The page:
All Bikes All The Time
Join Date: Feb 2005
Location: Boise, ID
Bikes: Giant TCR 0, Lemond Zurich, Giant NRS 1, Jamis Explorer Beater/Commuter, Peugeot converted single speed
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Race Report: Idaho Center Criterium Series # 3 (my first race)
Thanks to everyone who gave me support before my first race yesterday. Here is the report (sorry so long):
To set the stage, the race was held on a 1km course in a stadium parking lot. The course was shaped like a giant cowboy boot with a very sharp turn at the "toe" portion of the boot. The wind was 15-20 mph out of the North West and it seemed like you never really got it at your back but there was somewhat of a tailwind on the home stretch.
I got there an hour early and tried to warm up (not really sure what I was doing). I took the advice of some forum members and printed off warm-up instructions I found online but really just did 20 minutes of pace riding followed by 5-10 minutes of quicker riding & sprinting before lining up.
I was the one and only wreck of the day. It occurred while my team was lining up. My buddy and I were rolling slowly into a 180 degree turn to face the line when he planted his feet, grabbed his seat post and whipped the rear end of his bike around. His rear wheel clipped my front wheel and I went down in a pile at 2 mph with the entire field (roughly 30 racers) watching.
I was expecting to go hard from the whistle and was surprised that the pack took its time clicking in. From the starting line, we had 100 yards to the first left turn. I had 4 teammates in the race and we positioned ourselves in the front of the pack for the first turn. My goal was to hang onto the rear wheel of my faster teammates and not let go for anything. Given that this was my first race and I had little group riding experience, I was a bit squirrelly in the corners at first and struggled not to make a hazard out of myself. I have to admit that I hit someone's rear wheel at one point and cut another out of his line later on. People seemed to be doing that kind of thing all over the pack, however. It was not long before my inexperience holding my line caused me to concede one or two places and I lost my buddy's wheel, never to find it again.
I held my place in the front 3rd of the pack roughly halfway through the race before two pivotal moments cost me dearly. The first critical point was when I lost positioning to the rest of the pack and found myself at the back holding on for all I was worth. It occurred just out of a corner. I was keeping pace with the leaders but the rear of the pack attacked and moved past me. One of my teammates said "they will come back" and I assumed it meant "don't worry about it" so I kept my pace while, unbeknownst to me my teammates and the rest of the heretofore leading group were speeding up to reel them in. So that was it; before I knew what happened, I was at the back of the pack and finding myself struggling through every corner to hang on.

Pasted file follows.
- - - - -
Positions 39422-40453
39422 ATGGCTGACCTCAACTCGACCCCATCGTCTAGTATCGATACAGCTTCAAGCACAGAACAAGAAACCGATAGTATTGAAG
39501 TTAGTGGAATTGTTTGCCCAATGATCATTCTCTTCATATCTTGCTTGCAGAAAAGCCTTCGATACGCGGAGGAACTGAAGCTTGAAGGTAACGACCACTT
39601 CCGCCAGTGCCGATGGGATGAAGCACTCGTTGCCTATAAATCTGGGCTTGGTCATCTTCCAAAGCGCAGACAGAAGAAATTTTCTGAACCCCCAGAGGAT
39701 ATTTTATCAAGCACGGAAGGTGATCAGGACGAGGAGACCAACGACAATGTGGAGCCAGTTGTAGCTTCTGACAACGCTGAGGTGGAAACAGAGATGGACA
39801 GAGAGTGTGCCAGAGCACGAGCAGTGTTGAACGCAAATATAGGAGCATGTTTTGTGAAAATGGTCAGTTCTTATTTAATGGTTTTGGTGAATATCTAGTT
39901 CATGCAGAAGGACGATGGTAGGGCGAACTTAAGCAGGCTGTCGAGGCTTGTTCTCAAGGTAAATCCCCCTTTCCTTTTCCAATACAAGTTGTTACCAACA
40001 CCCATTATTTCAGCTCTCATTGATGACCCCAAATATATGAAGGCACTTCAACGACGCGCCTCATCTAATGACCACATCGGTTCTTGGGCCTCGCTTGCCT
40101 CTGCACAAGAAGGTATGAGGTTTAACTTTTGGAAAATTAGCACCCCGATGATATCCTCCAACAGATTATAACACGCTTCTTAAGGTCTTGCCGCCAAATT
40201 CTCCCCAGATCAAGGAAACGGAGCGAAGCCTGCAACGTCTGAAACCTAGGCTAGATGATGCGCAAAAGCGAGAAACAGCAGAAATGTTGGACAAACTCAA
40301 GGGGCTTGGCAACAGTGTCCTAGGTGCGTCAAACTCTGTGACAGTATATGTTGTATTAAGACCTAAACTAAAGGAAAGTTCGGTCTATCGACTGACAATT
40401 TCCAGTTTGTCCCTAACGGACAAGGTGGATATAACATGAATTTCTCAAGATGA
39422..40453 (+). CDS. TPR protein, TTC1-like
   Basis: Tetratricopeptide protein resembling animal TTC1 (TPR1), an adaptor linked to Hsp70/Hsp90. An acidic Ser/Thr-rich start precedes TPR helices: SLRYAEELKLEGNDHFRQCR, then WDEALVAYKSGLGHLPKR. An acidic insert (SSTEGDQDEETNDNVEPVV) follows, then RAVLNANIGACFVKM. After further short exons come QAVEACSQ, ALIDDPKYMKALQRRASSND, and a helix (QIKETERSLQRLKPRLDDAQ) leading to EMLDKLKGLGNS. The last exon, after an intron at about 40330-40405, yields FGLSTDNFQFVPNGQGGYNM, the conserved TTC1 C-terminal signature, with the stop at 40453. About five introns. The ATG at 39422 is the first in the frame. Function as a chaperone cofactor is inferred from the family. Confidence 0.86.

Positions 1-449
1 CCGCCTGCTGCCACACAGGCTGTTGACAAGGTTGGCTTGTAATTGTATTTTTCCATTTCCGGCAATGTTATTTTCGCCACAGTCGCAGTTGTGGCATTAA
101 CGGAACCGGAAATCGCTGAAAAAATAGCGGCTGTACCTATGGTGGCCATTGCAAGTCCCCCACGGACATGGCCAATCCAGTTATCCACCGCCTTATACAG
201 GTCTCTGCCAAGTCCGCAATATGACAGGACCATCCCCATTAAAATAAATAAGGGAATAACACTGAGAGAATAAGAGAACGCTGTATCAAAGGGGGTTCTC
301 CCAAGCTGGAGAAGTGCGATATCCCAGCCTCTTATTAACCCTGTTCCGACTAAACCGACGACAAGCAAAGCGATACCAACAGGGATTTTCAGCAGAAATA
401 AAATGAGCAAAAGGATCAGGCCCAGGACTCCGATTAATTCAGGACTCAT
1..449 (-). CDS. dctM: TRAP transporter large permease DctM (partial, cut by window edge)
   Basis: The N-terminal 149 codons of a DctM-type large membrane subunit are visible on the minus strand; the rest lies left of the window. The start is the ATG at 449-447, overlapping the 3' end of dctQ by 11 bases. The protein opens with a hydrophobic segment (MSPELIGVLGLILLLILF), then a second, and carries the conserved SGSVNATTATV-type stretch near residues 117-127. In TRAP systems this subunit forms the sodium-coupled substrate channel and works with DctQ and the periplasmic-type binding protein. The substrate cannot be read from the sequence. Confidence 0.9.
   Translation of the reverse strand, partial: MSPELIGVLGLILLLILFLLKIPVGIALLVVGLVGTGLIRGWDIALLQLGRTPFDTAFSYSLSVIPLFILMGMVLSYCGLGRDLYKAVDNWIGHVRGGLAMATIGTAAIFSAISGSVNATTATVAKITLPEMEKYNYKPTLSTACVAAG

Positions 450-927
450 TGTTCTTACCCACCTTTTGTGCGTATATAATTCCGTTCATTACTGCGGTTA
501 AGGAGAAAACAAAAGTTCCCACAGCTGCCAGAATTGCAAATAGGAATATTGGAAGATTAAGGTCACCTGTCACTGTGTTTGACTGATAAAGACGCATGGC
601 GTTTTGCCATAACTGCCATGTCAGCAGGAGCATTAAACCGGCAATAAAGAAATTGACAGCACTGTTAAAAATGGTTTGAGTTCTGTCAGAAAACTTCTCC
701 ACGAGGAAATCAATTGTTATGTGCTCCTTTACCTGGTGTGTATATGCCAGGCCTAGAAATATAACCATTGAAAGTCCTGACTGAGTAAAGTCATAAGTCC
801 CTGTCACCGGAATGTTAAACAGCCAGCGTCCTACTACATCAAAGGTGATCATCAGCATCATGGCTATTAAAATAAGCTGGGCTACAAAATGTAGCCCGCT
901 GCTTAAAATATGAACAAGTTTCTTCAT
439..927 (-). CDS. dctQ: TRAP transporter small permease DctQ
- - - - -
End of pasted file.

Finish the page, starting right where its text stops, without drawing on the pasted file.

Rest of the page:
The second pivotal point was when I was spit out the back. The group turned a corner onto the front stretch and jumped. I think I was mentally soft in the corner and was not anticipating the effort so when I tried to catch the jump I found myself 6 yards off the back and unable to bridge. It was at that point that the race (my ability to stay with the pack) was lost for me. It was like something in my soul died and I zoned out of the race for 15 critical seconds. When I got my lungs and legs back the pack was gone. The wind was merciless out there by myself. Over the next 15 or so laps, I was lapped twice by the pack. I tried to hang on both times but was unsuccessful in getting up to speed for re-entry.
Looking back, I found that I made some critical mistakes.
1: I got used to being in the front of the pack and not having to sprint out of the corners; when I found myself in the back of the pack, I failed to sprint out of the corners and subsequently lost the pack.
2: I really need to work on my race attitude. It was like I was just out for a fast ride and not a race. This contributed to my being lapped twice.
3: I have some tactical skills to learn. My teammates said they say the attack from the rear coming because they were watching the shadows and were geared up by the time the attackers hit them. I handled a couple of charges initiated from the front well, but never even saw the critical one from the rear coming.
4: I have some work to do on both sprinting and cornering. I will ask to initiate some drills on my group rides from here on out. I also have a different idea of how I need to work my commute between lights.
Overall, I found the experience to be more fun that I imagined (although I could not wait for it to be over) even when I was out on my own. I got my butt handed to me, but I was certainly not the slowest either. I lapped a couple of people multiple times myself and even pulled one teammate (it was his first race as well) back up to speed twice. When the pack left me, I looked behind and thought I was all alone, but we had dropped many riders off the back in the first half of the race, so I don't feel so bad. Lastly, I hear that this is pretty normal. My teammates who led the race for some time and contested heavily in the final sprint were spit out of the pack only a couple of weeks ago. I will keep at it.
Thanks for the support.